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Article
February 10, 1900

RADICAL CURE OF STRANGULATED INGUINAL AND FEMORAL HERNIAE.

Author Affiliations

Professor of Practical Anatomy, Cornell University Medical College; Visiting Surgeon to the Harlem Hospital; Fellow of the New York Academy of Medicine, etc. NEW YORK CITY.

JAMA. 1900;XXXIV(6):322-324. doi:10.1001/jama.1900.24610060004001c
Abstract

To all intents and purposes this means attempting the radical cure of any inguinal or femoral hernia operated on primarily for the relief of strangulation. I take it for granted that the hernia in either locality has been cut down upon, the sac has been opened, the constriction found and divided, complications dealt with successfully and the gut found in a condition to be returned to the abdominal cavity, either with or without an anastomosis having been performed, and that the condition of the patient and parts is such as to warrant an attempt at permanent closure of the wound with primary union very probable.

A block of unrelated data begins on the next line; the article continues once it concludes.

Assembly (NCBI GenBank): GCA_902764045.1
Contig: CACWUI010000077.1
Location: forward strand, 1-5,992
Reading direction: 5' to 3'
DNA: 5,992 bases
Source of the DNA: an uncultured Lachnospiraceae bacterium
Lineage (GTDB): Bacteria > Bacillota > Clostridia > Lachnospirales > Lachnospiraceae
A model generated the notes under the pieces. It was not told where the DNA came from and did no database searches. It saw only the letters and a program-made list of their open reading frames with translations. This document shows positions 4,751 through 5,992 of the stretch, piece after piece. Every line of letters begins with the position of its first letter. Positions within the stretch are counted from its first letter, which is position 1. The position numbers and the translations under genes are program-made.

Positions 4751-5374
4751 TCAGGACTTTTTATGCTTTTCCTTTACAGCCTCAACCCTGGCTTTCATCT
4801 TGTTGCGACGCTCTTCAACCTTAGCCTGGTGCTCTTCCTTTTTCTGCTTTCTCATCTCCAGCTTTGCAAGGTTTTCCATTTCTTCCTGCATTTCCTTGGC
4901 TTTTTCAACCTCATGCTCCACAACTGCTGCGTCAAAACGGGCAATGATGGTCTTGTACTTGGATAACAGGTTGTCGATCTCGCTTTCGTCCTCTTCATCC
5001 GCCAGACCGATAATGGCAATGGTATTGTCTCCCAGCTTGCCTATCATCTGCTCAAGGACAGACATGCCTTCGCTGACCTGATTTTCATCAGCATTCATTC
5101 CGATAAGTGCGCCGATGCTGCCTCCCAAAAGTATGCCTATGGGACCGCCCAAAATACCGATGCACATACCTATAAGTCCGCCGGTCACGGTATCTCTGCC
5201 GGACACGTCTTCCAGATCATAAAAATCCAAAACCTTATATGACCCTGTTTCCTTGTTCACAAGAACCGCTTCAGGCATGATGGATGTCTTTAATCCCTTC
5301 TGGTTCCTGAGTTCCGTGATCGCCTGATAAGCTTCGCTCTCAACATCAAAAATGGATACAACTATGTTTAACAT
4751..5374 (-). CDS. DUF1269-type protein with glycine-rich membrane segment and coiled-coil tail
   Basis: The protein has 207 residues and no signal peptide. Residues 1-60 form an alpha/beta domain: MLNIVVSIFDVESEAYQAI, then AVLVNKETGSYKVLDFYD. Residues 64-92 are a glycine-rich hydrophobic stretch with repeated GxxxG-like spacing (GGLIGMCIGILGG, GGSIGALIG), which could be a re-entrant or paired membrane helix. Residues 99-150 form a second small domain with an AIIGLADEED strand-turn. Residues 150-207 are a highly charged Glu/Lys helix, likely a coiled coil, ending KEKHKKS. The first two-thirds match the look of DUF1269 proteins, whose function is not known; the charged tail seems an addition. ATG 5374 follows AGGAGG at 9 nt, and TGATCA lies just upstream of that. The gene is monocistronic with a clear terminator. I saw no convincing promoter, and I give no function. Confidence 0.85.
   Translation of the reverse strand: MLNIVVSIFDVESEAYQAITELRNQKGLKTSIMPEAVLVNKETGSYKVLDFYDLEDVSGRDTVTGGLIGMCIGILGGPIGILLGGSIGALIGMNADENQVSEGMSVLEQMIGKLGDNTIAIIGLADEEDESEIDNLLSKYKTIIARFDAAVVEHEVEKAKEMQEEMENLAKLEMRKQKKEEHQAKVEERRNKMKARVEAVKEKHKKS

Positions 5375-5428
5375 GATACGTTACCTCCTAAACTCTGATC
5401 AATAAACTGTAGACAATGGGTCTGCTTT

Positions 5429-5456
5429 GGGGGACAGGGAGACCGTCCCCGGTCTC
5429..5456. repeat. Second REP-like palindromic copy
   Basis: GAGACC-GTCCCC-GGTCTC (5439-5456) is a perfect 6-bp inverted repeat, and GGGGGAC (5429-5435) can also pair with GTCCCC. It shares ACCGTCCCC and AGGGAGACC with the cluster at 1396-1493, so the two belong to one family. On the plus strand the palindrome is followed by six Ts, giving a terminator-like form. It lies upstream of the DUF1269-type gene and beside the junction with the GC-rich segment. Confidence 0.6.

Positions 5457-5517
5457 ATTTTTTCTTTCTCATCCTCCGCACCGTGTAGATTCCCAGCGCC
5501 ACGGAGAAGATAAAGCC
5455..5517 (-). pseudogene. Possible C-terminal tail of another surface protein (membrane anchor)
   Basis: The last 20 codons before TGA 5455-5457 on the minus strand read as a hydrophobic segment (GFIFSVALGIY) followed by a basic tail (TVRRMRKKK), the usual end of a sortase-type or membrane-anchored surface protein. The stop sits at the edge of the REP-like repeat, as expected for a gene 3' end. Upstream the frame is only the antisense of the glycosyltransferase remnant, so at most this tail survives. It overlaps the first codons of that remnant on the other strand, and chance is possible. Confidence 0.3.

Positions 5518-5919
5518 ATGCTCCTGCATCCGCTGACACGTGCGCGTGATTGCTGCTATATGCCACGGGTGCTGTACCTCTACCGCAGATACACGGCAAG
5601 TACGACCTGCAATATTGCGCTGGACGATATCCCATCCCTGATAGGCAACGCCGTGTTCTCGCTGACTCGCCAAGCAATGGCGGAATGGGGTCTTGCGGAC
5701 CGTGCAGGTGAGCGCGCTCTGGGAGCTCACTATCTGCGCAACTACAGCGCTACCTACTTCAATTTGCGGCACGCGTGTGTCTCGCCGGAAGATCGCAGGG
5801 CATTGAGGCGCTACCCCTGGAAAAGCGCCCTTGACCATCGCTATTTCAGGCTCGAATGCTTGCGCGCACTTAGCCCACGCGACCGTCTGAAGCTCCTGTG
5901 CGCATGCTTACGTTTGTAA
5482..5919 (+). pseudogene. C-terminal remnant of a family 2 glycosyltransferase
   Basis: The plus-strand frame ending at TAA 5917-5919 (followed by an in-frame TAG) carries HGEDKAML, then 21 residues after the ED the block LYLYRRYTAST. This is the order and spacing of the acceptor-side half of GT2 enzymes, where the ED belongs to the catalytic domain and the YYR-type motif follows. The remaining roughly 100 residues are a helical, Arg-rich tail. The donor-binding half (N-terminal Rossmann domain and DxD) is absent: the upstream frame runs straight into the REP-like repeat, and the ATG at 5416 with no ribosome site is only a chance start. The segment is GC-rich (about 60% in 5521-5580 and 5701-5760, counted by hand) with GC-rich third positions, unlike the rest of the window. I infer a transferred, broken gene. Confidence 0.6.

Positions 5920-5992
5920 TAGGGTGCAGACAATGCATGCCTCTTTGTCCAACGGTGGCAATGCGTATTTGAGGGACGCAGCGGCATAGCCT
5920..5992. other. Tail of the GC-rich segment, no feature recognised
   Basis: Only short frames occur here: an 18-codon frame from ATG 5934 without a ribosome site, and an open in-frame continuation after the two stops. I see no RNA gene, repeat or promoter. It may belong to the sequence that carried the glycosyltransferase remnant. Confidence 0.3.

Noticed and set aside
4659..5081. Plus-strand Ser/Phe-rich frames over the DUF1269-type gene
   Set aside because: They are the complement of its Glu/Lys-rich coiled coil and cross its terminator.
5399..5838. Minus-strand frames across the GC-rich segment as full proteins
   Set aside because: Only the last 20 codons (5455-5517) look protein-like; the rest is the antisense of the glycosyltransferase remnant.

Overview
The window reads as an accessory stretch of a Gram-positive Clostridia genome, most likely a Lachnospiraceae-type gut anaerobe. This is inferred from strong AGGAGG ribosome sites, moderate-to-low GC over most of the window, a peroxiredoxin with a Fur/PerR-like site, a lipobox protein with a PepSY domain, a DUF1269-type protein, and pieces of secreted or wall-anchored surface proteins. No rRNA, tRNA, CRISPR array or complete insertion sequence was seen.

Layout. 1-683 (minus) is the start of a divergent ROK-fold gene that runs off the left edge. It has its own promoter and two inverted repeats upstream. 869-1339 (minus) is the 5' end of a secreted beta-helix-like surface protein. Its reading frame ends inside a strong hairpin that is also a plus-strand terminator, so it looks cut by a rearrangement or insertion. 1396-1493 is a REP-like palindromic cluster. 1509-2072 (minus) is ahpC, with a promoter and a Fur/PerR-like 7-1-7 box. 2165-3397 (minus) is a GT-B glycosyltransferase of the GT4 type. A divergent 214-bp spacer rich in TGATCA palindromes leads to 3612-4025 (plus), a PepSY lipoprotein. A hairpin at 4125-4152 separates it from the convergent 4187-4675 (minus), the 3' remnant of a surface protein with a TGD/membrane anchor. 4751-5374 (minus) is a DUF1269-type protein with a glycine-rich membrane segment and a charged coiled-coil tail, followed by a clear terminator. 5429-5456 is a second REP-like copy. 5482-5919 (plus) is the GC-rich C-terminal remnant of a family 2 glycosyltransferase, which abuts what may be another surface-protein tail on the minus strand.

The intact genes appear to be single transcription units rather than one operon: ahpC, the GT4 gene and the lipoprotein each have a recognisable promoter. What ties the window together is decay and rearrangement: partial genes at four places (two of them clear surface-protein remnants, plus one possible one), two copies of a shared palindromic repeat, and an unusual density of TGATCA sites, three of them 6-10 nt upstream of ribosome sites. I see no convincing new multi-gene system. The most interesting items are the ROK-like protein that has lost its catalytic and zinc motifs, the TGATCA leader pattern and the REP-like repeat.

INGUINAL HERNIA.  Our first concern is with the sac itself. This should be carefully isolated from the spermatic cord. If the sac is an acquired one, this will be an easy matter, if congenital, more difficult. In separating it from the vas deferens, the former

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